Meteorites are small extraterrestrial bodies that reach the Earth's surface. They are small asteroids, approximately boulder-sized or less. While still in space these bodies are called meteoroids. When they enter the Earth's atmosphere, but before reaching the surface, they are called meteors. Seventy nine percent of meteorites are chondrites. Chondrites are balls of mafic minerals with small grain size indicative of rapid cooling. In most chondrites small spherules, called chondrules, can be found. Chondrites are typically about 4.6 billion years old and are thought to represent material from the asteroid belt. It is unknown how they formed. Carbonaceous chondrites, thought to be unaltered solar nebula material, constitute about five percent of meteorites and contain small amounts of organic materials, including amino acids. Also, presolar grains are identified in carbonaceous chondrites. About six percent of meteorites are iron meteorites with intergrowths of iron-nickel alloys, such as kamacite. Unlike chondrites, the crystals are large and appear to represent slow crystallization. Iron meteorites are thought to be the core material of one or more planets that subsequently broke up. Stony iron meteorites constitute the remaining two percent. They are a mixture of iron-nickel and silicate minerals. They are thought to have originated in the boundary zone above the core regions where iron meteorites originated. When a meteorite enters the Earth's atmosphere, air drag and friction cause the body to heat up and emit light, thus forming a fireball or shooting star. Throughout the ages, meteorites were highly thought of as sacred objects by different cultures and ancient Meteorites 3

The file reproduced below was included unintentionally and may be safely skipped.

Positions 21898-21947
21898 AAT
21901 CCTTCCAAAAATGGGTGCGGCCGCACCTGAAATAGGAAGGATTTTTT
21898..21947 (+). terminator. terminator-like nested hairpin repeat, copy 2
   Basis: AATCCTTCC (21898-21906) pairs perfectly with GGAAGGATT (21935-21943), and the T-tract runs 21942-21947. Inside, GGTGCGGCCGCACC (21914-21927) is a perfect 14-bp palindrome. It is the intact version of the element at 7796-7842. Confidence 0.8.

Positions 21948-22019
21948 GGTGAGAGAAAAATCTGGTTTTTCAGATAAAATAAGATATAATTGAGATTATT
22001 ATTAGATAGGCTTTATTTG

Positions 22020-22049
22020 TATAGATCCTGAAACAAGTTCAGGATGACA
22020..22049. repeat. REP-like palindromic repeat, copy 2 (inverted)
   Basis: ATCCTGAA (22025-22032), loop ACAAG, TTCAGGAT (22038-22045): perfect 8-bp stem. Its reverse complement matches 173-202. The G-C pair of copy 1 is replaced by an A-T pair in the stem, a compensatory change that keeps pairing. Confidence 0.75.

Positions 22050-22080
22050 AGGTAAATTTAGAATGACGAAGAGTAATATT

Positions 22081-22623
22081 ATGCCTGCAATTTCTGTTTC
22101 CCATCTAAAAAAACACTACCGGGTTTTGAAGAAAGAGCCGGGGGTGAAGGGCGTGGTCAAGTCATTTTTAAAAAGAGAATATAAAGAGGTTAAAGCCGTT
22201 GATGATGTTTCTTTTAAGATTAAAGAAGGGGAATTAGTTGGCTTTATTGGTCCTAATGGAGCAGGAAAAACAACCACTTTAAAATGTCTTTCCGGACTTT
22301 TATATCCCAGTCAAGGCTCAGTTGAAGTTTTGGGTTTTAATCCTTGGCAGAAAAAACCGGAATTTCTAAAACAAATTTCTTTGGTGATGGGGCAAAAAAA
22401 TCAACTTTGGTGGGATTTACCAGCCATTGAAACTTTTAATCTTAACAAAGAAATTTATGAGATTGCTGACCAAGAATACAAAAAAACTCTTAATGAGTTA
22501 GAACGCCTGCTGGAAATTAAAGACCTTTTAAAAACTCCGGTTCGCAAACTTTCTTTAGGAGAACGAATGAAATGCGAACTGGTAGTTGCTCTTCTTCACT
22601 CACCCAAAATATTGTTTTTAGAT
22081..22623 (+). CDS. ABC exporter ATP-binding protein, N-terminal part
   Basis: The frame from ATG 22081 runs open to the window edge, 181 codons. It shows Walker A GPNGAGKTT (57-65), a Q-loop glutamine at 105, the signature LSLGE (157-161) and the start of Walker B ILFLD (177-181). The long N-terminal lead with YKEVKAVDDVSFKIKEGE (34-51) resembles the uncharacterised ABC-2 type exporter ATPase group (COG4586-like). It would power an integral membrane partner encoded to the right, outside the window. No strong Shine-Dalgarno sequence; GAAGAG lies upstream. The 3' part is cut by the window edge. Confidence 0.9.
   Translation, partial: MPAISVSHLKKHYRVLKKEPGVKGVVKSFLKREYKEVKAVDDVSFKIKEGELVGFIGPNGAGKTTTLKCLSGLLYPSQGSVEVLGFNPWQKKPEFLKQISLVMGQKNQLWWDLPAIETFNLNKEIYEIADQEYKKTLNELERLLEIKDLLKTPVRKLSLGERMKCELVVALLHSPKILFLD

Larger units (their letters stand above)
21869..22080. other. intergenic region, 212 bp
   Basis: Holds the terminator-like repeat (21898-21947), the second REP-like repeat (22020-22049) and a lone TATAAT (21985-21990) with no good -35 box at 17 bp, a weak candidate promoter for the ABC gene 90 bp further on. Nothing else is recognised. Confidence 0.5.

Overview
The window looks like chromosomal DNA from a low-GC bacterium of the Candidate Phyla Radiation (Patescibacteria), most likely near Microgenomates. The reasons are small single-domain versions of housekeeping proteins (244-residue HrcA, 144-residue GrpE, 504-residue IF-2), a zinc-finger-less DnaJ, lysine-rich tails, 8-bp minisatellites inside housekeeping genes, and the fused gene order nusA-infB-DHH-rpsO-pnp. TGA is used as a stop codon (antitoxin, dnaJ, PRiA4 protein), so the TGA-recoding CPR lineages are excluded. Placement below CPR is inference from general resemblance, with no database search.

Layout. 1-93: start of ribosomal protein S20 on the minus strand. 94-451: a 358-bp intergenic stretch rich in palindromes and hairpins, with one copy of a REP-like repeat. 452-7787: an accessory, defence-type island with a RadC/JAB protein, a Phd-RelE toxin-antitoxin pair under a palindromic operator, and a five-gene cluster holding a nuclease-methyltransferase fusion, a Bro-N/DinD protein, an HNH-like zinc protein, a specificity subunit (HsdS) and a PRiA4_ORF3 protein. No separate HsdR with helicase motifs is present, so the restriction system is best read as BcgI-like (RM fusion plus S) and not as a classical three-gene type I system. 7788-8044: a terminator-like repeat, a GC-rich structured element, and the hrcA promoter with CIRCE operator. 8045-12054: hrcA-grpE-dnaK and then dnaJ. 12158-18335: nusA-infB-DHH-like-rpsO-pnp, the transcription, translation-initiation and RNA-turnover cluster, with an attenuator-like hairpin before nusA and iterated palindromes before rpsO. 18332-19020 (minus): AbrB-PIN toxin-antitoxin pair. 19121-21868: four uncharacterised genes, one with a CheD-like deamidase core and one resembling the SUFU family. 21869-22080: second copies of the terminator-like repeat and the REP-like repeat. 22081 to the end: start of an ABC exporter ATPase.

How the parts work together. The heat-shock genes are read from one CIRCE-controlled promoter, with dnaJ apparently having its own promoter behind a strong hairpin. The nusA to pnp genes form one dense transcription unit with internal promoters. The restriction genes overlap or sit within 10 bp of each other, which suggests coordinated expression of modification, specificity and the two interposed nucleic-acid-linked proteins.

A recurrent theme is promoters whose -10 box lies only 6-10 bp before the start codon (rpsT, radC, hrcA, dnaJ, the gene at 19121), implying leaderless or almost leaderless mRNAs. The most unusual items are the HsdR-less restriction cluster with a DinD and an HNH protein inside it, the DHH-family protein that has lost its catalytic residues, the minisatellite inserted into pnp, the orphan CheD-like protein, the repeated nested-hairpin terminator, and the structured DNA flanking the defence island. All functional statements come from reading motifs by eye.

civilizations. The extravagant fall of a meteorite, accompanied by light and sound phenomena, such as falling stars and sonic booms, has always kindled the human imagination, evoking fear and awe in everyone who witnesses such an event. For obvious reasons, the...
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